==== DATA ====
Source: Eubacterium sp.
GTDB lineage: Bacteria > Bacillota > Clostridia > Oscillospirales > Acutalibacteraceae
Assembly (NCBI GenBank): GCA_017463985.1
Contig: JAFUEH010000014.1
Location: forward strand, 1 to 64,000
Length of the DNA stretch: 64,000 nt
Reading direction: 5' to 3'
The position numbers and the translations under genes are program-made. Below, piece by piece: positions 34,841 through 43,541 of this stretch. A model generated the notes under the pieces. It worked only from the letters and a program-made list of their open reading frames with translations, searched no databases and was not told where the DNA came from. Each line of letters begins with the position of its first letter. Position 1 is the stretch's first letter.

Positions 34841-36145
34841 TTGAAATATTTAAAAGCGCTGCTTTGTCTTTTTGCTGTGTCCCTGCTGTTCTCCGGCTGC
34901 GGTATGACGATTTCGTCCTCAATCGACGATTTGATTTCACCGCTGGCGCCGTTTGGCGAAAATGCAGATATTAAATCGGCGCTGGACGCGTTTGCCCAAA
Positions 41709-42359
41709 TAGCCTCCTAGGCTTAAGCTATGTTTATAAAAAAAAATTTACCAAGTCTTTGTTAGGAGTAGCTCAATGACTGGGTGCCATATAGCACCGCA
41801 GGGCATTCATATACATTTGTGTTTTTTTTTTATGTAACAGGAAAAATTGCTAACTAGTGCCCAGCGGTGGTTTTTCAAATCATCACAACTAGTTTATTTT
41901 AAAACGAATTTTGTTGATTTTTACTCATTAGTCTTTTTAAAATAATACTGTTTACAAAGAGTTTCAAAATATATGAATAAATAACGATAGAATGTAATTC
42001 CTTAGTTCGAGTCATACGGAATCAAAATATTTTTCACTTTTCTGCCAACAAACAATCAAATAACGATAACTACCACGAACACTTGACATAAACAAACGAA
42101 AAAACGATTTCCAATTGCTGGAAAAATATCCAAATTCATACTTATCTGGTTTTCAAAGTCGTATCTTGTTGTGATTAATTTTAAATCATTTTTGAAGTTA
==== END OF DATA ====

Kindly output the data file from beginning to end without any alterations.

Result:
Source: Eubacterium sp.
GTDB lineage: Bacteria > Bacillota > Clostridia > Oscillospirales > Acutalibacteraceae
Assembly (NCBI GenBank): GCA_017463985.1
Contig: JAFUEH010000014.1
Location: forward strand, 1 to 64,000
Length of the DNA stretch: 64,000 nt
Reading direction: 5' to 3'
The position numbers and the translations under genes are program-made. Below, piece by piece: positions 34,841 through 43,541 of this stretch. A model generated the notes under the pieces. It worked only from the letters and a program-made list of their open reading frames with translations, searched no databases and was not told where the DNA came from. Each line of letters begins with the position of its first letter. Position 1 is the stretch's first letter.

Positions 34841-36145
34841 TTGAAATATTTAAAAGCGCTGCTTTGTCTTTTTGCTGTGTCCCTGCTGTTCTCCGGCTGC
34901 GGTATGACGATTTCGTCCTCAATCGACGATTTGATTTCACCGCTGGCGCCGTTTGGCGAAAATGCAGATATTAAATCGGCGCTGGACGCGTTTGCCCAAA
Positions 41709-42359
41709 TAGCCTCCTAGGCTTAAGCTATGTTTATAAAAAAAAATTTACCAAGTCTTTGTTAGGAGTAGCTCAATGACTGGGTGCCATATAGCACCGCA
41801 GGGCATTCATATACATTTGTGTTTTTTTTTTATGTAACAGGAAAAATTGCTAACTAGTGCCCAGCGGTGGTTTTTCAAATCATCACAACTAGTTTATTTT
41901 AAAACGAATTTTGTTGATTTTTACTCATTAGTCTTTTTAAAATAATACTGTTTACAAAGAGTTTCAAAATATATGAATAAATAACGATAGAATGTAATTC
42001 CTTAGTTCGAGTCATACGGAATCAAAATATTTTTCACTTTTCTGCCAACAAACAATCAAATAACGATAACTACCACGAACACTTGACATAAACAAACGAA
42101 AAAACGATTTCCAATTGCTGGAAAAATATCCAAATTCATACTTATCTGGTTTTCAAAGTCGTATCTTGTTGTGATTAATTTTAAATCATTTTTGAAGTTA